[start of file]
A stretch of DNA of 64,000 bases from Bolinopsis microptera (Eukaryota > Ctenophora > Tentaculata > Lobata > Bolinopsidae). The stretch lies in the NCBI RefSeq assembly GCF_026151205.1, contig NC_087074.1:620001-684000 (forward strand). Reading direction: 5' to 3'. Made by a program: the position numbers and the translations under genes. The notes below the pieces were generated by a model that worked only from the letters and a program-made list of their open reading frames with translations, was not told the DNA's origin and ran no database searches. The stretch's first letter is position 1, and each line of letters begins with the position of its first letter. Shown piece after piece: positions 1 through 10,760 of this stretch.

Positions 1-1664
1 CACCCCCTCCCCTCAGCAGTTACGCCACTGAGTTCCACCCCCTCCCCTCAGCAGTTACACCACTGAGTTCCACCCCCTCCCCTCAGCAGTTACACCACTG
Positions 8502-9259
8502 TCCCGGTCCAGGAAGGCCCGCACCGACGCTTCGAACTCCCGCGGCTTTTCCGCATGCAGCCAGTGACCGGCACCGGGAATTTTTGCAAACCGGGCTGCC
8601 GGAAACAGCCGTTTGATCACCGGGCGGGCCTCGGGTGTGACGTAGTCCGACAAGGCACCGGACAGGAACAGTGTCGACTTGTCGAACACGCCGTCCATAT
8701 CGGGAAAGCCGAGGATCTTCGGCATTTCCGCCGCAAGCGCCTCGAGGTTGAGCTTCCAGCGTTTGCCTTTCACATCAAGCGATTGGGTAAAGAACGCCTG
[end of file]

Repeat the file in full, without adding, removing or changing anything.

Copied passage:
A stretch of DNA of 64,000 bases from Bolinopsis microptera (Eukaryota > Ctenophora > Tentaculata > Lobata > Bolinopsidae). The stretch lies in the NCBI RefSeq assembly GCF_026151205.1, contig NC_087074.1:620001-684000 (forward strand). Reading direction: 5' to 3'. Made by a program: the position numbers and the translations under genes. The notes below the pieces were generated by a model that worked only from the letters and a program-made list of their open reading frames with translations, was not told the DNA's origin and ran no database searches. The stretch's first letter is position 1, and each line of letters begins with the position of its first letter. Shown piece after piece: positions 1 through 10,760 of this stretch.

Positions 1-1664
1 CACCCCCTCCCCTCAGCAGTTACGCCACTGAGTTCCACCCCCTCCCCTCAGCAGTTACACCACTGAGTTCCACCCCCTCCCCTCAGCAGTTACACCACTG
Positions 8502-9259
8502 TCCCGGTCCAGGAAGGCCCGCACCGACGCTTCGAACTCCCGCGGCTTTTCCGCATGCAGCCAGTGACCGGCACCGGGAATTTTTGCAAACCGGGCTGCC
8601 GGAAACAGCCGTTTGATCACCGGGCGGGCCTCGGGTGTGACGTAGTCCGACAAGGCACCGGACAGGAACAGTGTCGACTTGTCGAACACGCCGTCCATAT
8701 CGGGAAAGCCGAGGATCTTCGGCATTTCCGCCGCAAGCGCCTCGAGGTTGAGCTTCCAGCGTTTGCCTTTCACATCAAGCGATTGGGTAAAGAACGCCTG